He claimed that 20 percent of homes in the UK have inadequate coverage for voice and data. In July, Vodafone UK became the latest operator to deal with the existing issue of mobile coverage at home using femtocells when it launched its Vodafone Access Gateway – targeting homes and small office locations. The UK operator positioned the service as delivering “more reliable 3G coverage indoors” and providing improved voice calls and faster data downloads.

Vodafone UK was the first European operator to launch a femto service, following similar announcements from Sprint and Verizon Wireless in the U.S., NTT DoCoMo and Softbank in Japan, and StarHub in Singapore. “These operators are the pioneers, and we will see more femto launches before the end of the year from other big operators,” said Saunders.

The Vodafone Gateway is available on a monthly tariff of £5 or a one-off cost of £160, while Verizon charges US$250 Femtocell shipments will grow from 0.2 million units in 2009 at a compound annual growth rate (CAGR) of 127 percent to 12 million units worldwide in 2014, according to analyst firm Berg Insight. (£157) for its Wireless Network Extender device. But as both Karter and Saunders explained, the costs are expected to be incorporated by operators as femto becomes a central component in the fight against churn. “Femtocells are creating a very sticky service for the consumer by providing operators with the ability to create differentiated offerings,” Saunders said.

Not only does femto have the additional attraction of being able to work with all 4 billion mobile devices operating around the world, it can deliver location-, context-, presence-, and user-based information.

Femto could deliver premium, bigger apps to the device when the user returns home and the device switches from the macro network to the femtocell. “When users are out and about they can use basic multimedia services,” Saunders explained. “However, when they arrive home they can use the femto to access far higher bandwidth services and synchronize their handset quickly and at zero cost with all of the media stored on their home network.”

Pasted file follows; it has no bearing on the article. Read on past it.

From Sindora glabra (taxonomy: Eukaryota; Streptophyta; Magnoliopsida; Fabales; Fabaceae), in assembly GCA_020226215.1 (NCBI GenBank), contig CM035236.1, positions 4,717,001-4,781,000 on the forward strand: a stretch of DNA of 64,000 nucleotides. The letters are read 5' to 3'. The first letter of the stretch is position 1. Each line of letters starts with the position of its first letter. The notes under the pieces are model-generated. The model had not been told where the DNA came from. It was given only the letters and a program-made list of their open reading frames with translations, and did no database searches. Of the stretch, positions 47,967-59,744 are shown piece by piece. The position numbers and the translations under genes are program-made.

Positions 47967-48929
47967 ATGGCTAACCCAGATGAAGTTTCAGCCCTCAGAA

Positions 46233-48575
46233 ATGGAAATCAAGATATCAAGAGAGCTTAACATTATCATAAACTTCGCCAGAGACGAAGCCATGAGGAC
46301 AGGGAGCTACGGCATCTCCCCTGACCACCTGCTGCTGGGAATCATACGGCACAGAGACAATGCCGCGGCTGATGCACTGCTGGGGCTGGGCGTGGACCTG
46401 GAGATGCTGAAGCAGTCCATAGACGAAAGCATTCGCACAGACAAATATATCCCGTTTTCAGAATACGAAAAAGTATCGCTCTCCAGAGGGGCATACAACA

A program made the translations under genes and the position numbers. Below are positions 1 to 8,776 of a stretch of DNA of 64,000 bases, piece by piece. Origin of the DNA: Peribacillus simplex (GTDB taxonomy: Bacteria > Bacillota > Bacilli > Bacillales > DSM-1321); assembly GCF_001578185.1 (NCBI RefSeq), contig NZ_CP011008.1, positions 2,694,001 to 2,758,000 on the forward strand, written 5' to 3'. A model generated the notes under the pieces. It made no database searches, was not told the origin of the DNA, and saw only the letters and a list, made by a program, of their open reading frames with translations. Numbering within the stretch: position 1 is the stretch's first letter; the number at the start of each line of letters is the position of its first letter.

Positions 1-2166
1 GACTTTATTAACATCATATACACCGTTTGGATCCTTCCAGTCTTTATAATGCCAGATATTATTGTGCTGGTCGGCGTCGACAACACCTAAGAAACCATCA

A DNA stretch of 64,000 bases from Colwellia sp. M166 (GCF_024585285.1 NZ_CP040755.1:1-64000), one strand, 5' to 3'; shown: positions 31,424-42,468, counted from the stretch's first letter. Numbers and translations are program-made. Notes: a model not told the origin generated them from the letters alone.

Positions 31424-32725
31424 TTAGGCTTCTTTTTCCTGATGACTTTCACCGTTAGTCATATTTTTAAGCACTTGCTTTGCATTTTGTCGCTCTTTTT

As Saunders notes, femto is still in its evolutionary phase and requires key players such as Qualcomm to build on the standardized products in large volumes by delivering the silicon to femto-friendly vendors.

“We all need to draw on a common base of components,” Saunders said. “So we’ve been looking at femtocell devices and network gateways and started to harmonize design based on standards. This will allow consumers and operators to choose from a wider range of products as well as bring costs down through economies of scale. If it’s cheaper overall to deliver and it provides a better service, then everyone wins.”

1 comment:

Stephen said...

Yes it is true that the list's probably not complete and there are likely also some smaller less known Asian manufacturers who are in the game as well. So except Nokia and Apple, all major manufacturers are now in the boat, most with a multi-OS strategy. That could kind of make the air a bit thin in the future for other open OSes such as Symbian and Maemo. I guess Google must be pretty pleased with the success of their platform so far.